Kaizen, 改善: ‘A Japanese business
philosophy of continuous improvement of
working practices, personal efficiency, etc.’
A person I had coached pro-bono in the last year and one half–up to and including their establishing a SoundCloud account, then to effectively launch, establish, then elaborate a very well crafted blog on rapid climate change, emergency management for disaster, and related Federal and State governance into social media–approached me in March about helping his group in the formulation, planning, start, and operation of a four person start up, which I have been doing with great success.
I guided this Director in many phone calls, emails, texts, as he approached, created, revised, and readied to implement his business, which is highly tied into the storm season cycle. This eventuated in his putting into place business strategy about message and brand, processes for continuous business improvement, personal and professional organizational effectiveness, organizational development, building a sales channel, and content creation.
These are great people, who are highly coachable. Giving time is not a laughing matter, but once you know someone, and get on the best of terms together AND they get it, and if not near always soaking up and acting upon your coaching and advisory, then nearly always if you will, it really is a lift. Both to not only the recipient AND the coach/advisor.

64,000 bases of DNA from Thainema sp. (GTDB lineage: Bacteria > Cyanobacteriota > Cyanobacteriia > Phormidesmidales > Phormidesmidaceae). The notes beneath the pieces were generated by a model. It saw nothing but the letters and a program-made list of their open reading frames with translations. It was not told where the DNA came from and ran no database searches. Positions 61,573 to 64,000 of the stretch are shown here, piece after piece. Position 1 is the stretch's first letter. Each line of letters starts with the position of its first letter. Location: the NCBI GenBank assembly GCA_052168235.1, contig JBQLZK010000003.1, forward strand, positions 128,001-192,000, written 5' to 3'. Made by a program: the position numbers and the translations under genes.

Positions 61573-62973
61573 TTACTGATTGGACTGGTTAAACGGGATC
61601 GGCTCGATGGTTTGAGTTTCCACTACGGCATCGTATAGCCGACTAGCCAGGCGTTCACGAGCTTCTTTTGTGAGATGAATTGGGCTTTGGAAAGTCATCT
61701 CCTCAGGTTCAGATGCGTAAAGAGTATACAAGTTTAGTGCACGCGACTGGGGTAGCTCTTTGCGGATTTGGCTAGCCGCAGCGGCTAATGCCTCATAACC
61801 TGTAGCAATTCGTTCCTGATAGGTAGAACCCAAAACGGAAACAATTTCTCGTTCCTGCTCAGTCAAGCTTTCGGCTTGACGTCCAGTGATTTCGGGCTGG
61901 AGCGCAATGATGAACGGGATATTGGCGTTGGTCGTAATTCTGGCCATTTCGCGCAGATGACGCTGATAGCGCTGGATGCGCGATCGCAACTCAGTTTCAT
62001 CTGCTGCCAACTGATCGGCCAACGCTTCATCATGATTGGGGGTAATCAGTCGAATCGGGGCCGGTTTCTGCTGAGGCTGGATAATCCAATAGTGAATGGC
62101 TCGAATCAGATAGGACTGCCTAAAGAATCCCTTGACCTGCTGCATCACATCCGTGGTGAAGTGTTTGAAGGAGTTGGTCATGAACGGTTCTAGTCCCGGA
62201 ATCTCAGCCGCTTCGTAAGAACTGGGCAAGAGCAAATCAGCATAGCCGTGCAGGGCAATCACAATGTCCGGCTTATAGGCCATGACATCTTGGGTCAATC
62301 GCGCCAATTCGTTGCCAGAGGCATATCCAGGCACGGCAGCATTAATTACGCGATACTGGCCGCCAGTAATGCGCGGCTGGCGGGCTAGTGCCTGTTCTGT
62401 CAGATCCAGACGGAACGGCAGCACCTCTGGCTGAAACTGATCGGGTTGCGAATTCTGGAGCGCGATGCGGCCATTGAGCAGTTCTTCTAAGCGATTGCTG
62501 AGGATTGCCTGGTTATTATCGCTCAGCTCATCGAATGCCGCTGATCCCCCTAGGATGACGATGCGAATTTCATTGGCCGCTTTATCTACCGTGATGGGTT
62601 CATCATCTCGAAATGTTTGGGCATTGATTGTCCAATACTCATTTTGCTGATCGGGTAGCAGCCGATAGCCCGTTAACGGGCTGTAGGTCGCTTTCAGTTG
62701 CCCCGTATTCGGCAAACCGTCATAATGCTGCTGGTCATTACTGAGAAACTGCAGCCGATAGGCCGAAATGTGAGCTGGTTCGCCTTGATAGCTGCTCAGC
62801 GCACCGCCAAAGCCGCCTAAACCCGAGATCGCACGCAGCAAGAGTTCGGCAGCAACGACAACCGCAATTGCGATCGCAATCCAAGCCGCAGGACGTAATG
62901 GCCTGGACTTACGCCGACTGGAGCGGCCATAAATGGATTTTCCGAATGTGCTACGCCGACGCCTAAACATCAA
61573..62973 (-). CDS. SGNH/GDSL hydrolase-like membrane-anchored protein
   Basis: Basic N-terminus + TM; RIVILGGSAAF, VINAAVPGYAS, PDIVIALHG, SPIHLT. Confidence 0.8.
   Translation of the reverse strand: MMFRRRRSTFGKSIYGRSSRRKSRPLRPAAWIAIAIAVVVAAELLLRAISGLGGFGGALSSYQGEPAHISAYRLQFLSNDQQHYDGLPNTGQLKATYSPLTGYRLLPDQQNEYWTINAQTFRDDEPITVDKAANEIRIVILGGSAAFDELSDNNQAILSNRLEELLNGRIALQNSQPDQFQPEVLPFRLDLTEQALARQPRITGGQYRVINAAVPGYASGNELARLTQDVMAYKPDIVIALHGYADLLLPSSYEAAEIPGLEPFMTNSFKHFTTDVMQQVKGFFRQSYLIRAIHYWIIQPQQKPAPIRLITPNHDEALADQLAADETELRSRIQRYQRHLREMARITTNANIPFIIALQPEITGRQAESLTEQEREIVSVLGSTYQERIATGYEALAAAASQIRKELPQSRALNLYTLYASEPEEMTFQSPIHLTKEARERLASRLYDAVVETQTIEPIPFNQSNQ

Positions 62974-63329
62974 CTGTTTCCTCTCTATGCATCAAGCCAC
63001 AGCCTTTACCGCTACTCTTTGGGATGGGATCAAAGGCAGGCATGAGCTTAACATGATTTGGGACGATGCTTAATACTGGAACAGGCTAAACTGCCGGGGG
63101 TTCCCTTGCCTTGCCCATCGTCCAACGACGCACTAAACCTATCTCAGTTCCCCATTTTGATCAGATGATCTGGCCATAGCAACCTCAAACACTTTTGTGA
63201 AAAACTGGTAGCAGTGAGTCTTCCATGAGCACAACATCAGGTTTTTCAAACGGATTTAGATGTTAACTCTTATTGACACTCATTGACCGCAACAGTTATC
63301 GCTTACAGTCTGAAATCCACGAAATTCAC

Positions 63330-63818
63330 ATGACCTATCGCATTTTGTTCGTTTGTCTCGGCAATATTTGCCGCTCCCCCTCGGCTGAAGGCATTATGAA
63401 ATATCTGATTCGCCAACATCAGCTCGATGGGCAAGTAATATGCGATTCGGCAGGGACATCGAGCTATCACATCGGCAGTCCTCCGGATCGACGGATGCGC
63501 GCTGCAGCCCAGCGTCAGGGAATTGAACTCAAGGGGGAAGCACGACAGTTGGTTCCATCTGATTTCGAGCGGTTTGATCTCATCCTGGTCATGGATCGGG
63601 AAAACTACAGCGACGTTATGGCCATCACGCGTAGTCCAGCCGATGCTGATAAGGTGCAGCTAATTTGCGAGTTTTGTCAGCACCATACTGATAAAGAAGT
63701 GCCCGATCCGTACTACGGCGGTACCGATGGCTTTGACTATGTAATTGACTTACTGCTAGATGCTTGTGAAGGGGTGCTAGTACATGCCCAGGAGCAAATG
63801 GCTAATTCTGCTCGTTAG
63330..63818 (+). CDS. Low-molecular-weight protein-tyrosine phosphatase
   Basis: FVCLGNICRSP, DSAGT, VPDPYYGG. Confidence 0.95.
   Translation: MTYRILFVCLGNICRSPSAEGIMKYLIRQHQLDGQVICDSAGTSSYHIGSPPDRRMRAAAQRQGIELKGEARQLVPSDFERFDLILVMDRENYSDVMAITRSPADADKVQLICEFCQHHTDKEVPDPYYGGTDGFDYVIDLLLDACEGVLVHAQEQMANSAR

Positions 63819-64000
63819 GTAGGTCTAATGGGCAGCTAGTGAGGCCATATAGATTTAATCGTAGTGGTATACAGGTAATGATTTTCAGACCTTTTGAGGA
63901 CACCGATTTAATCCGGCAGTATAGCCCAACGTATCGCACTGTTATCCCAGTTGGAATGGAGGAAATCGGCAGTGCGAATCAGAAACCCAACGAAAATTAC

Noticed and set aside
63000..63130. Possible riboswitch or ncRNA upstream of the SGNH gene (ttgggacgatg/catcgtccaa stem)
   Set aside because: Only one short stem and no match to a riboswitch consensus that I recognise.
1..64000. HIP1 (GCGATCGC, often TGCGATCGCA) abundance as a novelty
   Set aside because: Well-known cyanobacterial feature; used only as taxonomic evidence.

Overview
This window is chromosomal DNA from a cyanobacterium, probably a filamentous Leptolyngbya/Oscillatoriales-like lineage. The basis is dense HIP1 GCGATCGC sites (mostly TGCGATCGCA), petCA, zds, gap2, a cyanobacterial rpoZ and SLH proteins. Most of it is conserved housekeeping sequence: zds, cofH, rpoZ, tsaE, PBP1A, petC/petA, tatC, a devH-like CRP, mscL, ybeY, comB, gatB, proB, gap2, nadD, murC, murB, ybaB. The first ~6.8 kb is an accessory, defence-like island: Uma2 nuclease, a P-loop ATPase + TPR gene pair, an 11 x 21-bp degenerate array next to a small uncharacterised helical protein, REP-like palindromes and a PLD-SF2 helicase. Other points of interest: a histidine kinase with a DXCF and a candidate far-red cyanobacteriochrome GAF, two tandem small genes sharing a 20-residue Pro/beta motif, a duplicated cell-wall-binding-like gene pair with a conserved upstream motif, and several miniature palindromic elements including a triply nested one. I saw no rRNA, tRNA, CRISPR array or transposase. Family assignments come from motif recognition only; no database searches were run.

Helping others to get better, based on a many, many mistakes and some gigantic judgements–so that others can benefit from a now lifetime of scrapes and bumps–is uplifting. I am the WIDE angle lens for business. I have seen it all and still do. Every day.
This person is on this third and final draft of his business plan after months of work, where I told them, that slower is faster. Like a master builder. Plan it. Do it. Deliver it. Refine it. Repeat. Its hard enough to be able to do anything, without knowing exactly what you are doing, why you are doing it, and how you will do it. The drive to attempt, frame, and formulate matters more than the correctness of final fact.
And own your message. Regard others. Be highly responsive. Don’t go too slow or too fast, nor too large or too small, but rather get to business flow and regularity, where instead of laboring ONE part of component, you develop ALL the parts so you can see what to do next, by not overly polishing small pieces, so you can see how all the parts interact. Build it and they will come.